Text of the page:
[59] Availability of AmeriFlux observations in recent years has proved to be an important data source to improve our understanding of land surface and atmospheric interaction such as variability in latent heat flux compared to sensible heat flux and bimodal seasonal cycle of sensible heat flux as found in this study for MRB. Issues related to scaling (point-scale measurement versus climate model grid cell outputs) and energy balance closure in Level 4 AmeriFlux data should be addressed in future studies so that AmeriFlux observations can be used more extensively in hydroclimatic studies.

[60] Spatial variability analysis of monthly precipitation and temperature using 71 USHCN in Indiana and Illinois show that monthly precipitation and temperature vary at a scale larger than the average distance (39 km) between any two neighboring stations in this study. Gridded network of AmeriFlux sites is needed to conduct similar studies for latent and sensible heat fluxes. Pair-wise analysis of energy flux observations at neighboring AmeriFlux sites in this study is limited by small sample size. Field experiment similar to AMMA project (same climatic condition and different land cover type) [Ramier et al., 2009] in the midlatitude region can give more information on effects of land surface heterogeneity on sensible versus latent heat fluxes.

[61] Surface energy flux parameterization and formulation difference between Noah land surface model (land component of NARR) and CLM discussed in this paper indicates room for further improvement in CLM (how to capture bimodal seasonal cycle of sensible heat flux, underestimation of ET in the eastern domain). Basin-scale energy and water balance study, as well as the Budyko approach, shows overestimation of ET in NARR.

[62] NARR data show significantly lower (62%) total runoff in MRB. This finding is consistent with other studies related to hydrologic validation of reanalysis data [Hagemann et al., 2005; Lucarini et al., 2007], as well as the WEBS study. Assimilation of observed runoff data may address this issue in future reanalysis projects. CLM has relatively improved runoff output that is comparable to a mesoscale hydrologic model runoff output (VIC in this study).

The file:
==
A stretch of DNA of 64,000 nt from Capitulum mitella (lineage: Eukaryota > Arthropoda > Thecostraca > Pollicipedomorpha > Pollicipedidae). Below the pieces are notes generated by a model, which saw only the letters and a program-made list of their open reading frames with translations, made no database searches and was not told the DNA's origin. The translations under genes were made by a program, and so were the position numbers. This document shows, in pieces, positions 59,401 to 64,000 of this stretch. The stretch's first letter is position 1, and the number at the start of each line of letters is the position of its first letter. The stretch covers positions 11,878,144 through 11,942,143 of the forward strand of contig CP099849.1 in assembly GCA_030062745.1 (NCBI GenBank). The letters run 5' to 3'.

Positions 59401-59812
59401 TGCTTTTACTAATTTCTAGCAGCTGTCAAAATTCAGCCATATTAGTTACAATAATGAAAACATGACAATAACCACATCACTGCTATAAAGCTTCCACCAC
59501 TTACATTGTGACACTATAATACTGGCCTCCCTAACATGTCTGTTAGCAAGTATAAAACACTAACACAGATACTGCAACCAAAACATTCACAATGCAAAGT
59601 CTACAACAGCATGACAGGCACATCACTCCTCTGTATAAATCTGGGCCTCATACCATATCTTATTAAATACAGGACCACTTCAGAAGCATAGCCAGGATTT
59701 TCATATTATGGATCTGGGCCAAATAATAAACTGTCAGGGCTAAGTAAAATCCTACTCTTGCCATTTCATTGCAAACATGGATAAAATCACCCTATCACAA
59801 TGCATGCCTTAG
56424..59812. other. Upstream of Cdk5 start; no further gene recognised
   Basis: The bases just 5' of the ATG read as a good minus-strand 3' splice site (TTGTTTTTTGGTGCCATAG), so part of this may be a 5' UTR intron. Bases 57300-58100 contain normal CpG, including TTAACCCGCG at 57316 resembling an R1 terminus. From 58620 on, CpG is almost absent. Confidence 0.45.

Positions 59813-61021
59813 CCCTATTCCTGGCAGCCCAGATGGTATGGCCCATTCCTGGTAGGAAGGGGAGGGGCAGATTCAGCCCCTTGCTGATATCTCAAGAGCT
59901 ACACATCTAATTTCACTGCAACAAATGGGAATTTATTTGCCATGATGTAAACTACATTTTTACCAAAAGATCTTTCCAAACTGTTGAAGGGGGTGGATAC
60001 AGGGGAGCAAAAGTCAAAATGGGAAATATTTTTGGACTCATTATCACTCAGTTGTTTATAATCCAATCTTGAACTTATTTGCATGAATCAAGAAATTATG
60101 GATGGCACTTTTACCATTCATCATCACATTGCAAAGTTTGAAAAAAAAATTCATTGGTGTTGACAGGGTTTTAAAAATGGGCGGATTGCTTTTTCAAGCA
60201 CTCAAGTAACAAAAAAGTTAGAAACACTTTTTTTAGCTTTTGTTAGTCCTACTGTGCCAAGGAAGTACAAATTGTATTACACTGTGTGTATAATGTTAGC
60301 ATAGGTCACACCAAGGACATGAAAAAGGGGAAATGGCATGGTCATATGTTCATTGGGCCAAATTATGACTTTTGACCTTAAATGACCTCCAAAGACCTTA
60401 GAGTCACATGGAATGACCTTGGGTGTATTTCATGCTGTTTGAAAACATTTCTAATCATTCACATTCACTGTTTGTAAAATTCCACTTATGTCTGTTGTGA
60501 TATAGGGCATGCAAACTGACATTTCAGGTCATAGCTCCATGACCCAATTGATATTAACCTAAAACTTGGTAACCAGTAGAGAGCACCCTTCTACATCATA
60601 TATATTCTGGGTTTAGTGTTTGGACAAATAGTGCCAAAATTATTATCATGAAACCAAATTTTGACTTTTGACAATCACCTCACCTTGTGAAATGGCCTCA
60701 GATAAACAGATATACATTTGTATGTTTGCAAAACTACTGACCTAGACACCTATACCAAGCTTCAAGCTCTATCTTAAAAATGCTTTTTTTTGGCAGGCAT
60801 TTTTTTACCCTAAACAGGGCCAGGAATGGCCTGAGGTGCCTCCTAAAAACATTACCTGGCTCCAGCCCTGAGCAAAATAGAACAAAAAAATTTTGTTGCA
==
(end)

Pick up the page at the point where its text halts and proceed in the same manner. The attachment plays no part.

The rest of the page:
[63] This study is constrained by the limited number of models (CLM and NARR) and only one study region (MRB). Similar studies incorporating other models as well as other study areas will help to bring more confidence in the global climate model simulation results, which can then be used for regional-scale water resources planning and management.

Acknowledgments

[64] The authors deeply acknowledge the support of K. W. Oleson (NCAR) and R. Stöckli (MeteoSwiss, Switzerland) in providing the CLM3.5 outputs and valuable comments. NARR data were provided by NOAA/OAR/ESRL PSD, Boulder, Colorado, from their Web site at http://www.cdc.noaa.gov/. PRISM data were provided by the PRISM Climate Group at Oregon State University, http://www.prismclimate.org. The authors would also like to thank Laura Bowling, Suresh Rao, and Rao S. Govindaraju, all at Purdue University, for providing valuable suggestions during the course of this study. Comments from three anonymous reviewers led to significant improvement of the earlier version of this manuscript. This material is based upon the work supported partially by the National Science Foundation under grant 0619086. Any opinions, findings, and conclusions or recommendations expressed in this material are those of the authors and do not necessarily reflect the views of the National Science Foundation.